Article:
New Report: Percentages of BIPOC Enrollees in U.S. Law Schools

Infographics show ranking of ABA-accredited law schools based on student

Tampa, Florida, UNITED STATES

TAMPA, Fla., Sept. 09, 2020 (GLOBE NEWSWIRE) -- Law school enrollment among students of color slowed in 2019, according to new data released by the American Bar Association on law school admissions. Enjuris, a legal resource for accident victims, compiled this data on law school enrollment by comparing schools and regions where law students of color are enrolled.

The racial and ethnic composition of law school enrollments is similar to the U.S. population, generally. However, the enrollment of Black, Indigenous and people of color (BIPOC) as a whole has decreased by small increments year-over-year, and continued to decline for the 4th consecutive year.

The incoming 2019 class included 31% of students who are historically underrepresented. The only race and ethnicity that increased were Asian and Hispanic/Latino students. All other races and ethnicities that the ABA tracks decreased slightly. Black students represented the largest decrease, though some schools managed to buck the trend.

The top 10 law schools by Black enrollment in 2019 were:

  1. Howard University (80.95%)
  2. Texas Southern University (59.79%)
  3. Southern University (57.55%)
  4. North Carolina Central University (54.12%)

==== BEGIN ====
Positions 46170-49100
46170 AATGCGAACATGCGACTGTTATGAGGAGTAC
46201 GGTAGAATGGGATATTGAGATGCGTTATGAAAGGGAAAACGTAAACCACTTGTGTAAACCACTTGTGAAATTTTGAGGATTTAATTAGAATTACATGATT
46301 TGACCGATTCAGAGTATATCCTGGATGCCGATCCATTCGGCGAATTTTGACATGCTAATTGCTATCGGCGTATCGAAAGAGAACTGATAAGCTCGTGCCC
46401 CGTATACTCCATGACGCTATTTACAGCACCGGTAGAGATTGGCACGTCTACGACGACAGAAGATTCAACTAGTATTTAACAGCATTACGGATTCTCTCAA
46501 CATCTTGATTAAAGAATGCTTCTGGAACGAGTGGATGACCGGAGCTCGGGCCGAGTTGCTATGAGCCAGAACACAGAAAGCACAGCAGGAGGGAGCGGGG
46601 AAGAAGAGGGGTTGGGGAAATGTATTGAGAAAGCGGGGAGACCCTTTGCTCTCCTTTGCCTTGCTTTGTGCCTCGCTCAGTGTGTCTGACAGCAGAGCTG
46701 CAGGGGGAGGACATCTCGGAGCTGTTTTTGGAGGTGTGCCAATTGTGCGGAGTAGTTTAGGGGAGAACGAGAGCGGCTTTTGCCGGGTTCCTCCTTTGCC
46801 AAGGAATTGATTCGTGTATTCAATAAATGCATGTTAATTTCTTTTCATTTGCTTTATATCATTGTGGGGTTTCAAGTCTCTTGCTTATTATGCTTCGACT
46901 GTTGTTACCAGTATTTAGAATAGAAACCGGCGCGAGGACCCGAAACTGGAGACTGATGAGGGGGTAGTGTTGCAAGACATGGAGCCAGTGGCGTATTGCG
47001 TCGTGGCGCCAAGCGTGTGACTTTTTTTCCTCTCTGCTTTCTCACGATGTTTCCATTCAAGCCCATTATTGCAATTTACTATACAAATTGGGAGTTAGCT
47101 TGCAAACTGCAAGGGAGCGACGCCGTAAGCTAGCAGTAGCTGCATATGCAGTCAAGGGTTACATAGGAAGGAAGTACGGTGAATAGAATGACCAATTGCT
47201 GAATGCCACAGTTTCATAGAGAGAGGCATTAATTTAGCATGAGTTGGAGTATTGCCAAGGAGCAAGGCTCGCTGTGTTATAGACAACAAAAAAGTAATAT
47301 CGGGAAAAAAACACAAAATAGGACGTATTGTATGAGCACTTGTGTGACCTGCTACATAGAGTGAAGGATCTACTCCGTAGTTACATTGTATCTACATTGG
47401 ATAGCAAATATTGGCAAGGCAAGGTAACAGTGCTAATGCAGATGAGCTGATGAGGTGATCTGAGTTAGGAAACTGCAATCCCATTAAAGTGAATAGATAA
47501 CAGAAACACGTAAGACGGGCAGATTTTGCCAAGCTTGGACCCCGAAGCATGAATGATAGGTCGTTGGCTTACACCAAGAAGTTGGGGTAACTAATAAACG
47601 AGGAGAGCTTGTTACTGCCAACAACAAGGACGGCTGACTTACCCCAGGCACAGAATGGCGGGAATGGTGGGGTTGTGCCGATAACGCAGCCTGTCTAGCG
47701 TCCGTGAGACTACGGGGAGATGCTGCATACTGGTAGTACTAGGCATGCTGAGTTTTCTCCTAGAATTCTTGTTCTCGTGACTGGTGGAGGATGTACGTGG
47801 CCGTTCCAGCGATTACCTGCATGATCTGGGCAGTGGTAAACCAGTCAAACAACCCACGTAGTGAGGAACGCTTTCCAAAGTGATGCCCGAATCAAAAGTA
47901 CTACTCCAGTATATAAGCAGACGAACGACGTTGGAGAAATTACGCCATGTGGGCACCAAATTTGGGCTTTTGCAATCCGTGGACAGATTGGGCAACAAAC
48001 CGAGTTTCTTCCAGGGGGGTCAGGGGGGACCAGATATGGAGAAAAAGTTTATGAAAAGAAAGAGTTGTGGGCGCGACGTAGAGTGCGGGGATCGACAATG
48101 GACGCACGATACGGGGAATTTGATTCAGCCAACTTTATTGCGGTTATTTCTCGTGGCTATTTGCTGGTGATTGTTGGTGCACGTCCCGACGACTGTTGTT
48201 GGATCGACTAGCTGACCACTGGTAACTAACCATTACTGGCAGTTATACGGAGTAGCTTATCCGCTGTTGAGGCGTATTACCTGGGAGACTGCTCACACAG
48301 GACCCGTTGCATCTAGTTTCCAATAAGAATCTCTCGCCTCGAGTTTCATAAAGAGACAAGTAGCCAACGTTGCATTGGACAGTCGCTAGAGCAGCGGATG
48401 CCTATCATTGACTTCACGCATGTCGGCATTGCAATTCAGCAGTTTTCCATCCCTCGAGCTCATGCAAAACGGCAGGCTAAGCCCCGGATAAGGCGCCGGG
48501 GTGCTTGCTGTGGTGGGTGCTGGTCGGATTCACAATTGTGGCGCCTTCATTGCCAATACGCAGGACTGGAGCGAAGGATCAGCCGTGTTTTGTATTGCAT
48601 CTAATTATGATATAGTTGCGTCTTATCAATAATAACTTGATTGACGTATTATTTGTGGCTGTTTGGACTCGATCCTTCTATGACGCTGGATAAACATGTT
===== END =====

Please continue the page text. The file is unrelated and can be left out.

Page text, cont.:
5. Florida Agricultural & Mechanical University (FAMU) (47.07%)
  6. University of the District of Columbia (45.87%)
  7. Atlanta’s John Marshall Law School (30.39%)
  8. Western Michigan University (22.40%)
  9. The University of Memphis (19.58%)
  10. UNT Dallas College of Law (16.53%)

Enjuris’ 2019 Law School Diversity Report also includes rankings of the top law schools for enrollment of Hispanic, Asian, Native American or Alaskan Native, and Hawaiian or other Pacific Islander students.

The Enjuris Women in Law School Report, released earlier this year, shows that there’s been a significant increase in female enrollment. There are a few prevailing theories about why this is different from the trend for students of color.

For more information, charts, infographics and data on BIPOC law school enrollment, visit the Enjuris Law School Diversity Report.

About Enjuris
Enjuris is a platform dedicated to helping people who are dealing with life-altering accidents and injuries. They support students, families, caregivers, and communities with resources, personal stories, and a national directory of injury lawyers.

Media Contact
Lance Buchanan
Executive Editor, Enjuris
(800) 366-1639

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